5. Answer: The defendant has 21 days to answer unless the defendant is the United States or an employee thereof. Then the answer is due in 60 days. The answer is filed with the Clerk of Court and the plaintiff is served a copy of it. Default judgment may be granted if the defendant does not file the answer timely.

6. Certificate of Service: After a defendant has answered, any motions or other pleadings filed with the Court by either party shall bear a “Certificate of Service” which shows you have sent a copy of it to the other side. Any paper which fails to include a certificate of service will be returned to you and not filed. A certificate of service looks like this:

CERTIFICATE OF SERVICE

I hereby certify that a true and correct copy of the foregoing instrument has been forwarded by first class mail [or, delivered in person] to each attorney/party of record on this [put in date].

_______________________
[Your signature]

7. Judge: Once your case is filed, it will be assigned to a United States District Judge and may be referred to a United States Magistrate Judge for further action. The Clerk of Court will send you a notice that you may consent to the assigned magistrate judge to preside over the case and conduct the trial, by jury or non-jury. The magistrate judge will then enter the final judgment in such a case where the parties consent. Any appeal will be to the United States Court of Appeal for the Fifth Circuit. If you wish to communicate with the judge of your case, you must file a motion with the Clerk of Court (on 8 ½ by 11 inch white paper) and send a copy to the other side. It is improper to call or write a letter directly to the judge presiding over your case.

8. Changes of Address: Your complaint and all other papers filed with the Clerk of Court must include the plaintiff’s address and telephone number, and, of course, it must be signed. It is required that you keep the Clerk of Court, and the other side, informed of your current address and telephone number during the entire case. You will receive copies of Court orders and settings from the Clerk of Court. If we do not have your current address, your case may be dismissed.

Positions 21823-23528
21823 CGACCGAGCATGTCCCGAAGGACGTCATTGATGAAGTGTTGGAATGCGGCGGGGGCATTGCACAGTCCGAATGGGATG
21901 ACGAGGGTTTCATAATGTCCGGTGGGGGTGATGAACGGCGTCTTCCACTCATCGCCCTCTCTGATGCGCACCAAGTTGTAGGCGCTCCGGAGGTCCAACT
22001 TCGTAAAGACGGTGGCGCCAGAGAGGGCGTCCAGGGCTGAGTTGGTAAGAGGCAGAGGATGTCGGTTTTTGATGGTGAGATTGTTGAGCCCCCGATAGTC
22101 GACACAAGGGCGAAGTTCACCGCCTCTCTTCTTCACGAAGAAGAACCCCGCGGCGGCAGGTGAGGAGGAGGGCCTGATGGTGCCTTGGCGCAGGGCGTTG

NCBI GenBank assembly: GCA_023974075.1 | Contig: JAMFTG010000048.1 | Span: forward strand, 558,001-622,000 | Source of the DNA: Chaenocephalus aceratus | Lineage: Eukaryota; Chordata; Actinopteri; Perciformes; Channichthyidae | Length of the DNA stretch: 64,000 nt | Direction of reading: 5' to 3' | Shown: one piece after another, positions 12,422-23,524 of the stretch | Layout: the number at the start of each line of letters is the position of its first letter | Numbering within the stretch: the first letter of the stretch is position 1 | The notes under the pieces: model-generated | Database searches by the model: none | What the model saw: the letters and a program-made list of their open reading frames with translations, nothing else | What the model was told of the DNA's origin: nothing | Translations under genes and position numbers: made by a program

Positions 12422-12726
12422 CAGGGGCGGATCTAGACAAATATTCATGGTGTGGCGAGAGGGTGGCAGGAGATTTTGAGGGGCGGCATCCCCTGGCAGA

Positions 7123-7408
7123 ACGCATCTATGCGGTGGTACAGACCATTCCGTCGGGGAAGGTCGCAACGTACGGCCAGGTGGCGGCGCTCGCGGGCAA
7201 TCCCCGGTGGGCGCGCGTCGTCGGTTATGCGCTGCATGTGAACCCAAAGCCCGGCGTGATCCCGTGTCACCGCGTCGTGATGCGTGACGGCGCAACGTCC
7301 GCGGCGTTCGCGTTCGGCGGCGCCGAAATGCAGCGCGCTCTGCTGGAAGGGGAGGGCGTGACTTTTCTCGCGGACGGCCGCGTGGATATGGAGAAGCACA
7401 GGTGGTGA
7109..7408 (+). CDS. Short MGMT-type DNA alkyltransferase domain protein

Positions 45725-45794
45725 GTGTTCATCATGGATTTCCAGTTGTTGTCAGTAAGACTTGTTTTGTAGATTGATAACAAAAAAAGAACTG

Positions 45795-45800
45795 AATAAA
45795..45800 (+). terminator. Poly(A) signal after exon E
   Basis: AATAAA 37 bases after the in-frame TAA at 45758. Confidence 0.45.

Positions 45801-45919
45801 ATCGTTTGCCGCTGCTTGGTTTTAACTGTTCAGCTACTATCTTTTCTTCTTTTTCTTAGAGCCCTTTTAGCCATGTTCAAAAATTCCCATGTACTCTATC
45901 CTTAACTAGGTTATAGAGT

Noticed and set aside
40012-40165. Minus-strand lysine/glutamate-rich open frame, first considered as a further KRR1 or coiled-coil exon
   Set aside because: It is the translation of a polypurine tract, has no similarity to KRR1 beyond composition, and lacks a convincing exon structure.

Sincerely,
David O’Toole
Clerk of Court
U.S. District Court, Texas Eastern

Parties beginning a civil action in a district court are required to pay a filing fee set by statute. A plaintiff who is unable to pay the fee may file a request to proceed in forma pauperis. If the request is granted, the fees are waived. An application to proceed in forma pauperis is available in our forms section.

You may have a right to seek justice from the abuser through the court system where you live. When people are injured by others, they are permitted to seek what the law refers to as “damages”, in the form of money, for such things as medical bills, lost wages or employment, physical and emotional pain and suffering, and, in some cases, to punish the abuser. Each state has its own laws on these subjects, but, for the most part, they are very similar when it comes to injuries from abuse. To do this, you will most likely need the help of a lawyer. Some lawyers will take a case like this for a “contingent fee.” That means the lawyer doesn’t get paid unless you win in court, and then s/he takes some percent, usually a third, of whatever damages the judge orders. Sometimes the judge will order the defendant to pay for your attorney’s fees. Texas also has a law that allows a victim of nonconsensual image sharing (“revenge porn”) to sue the abuser in civil court for damages. 1

If your damages are below a certain amount, you may be able to file on your own in small claims court. Small claims court is a less formal type of court, and many people are able to go to small claims court without the help of an attorney.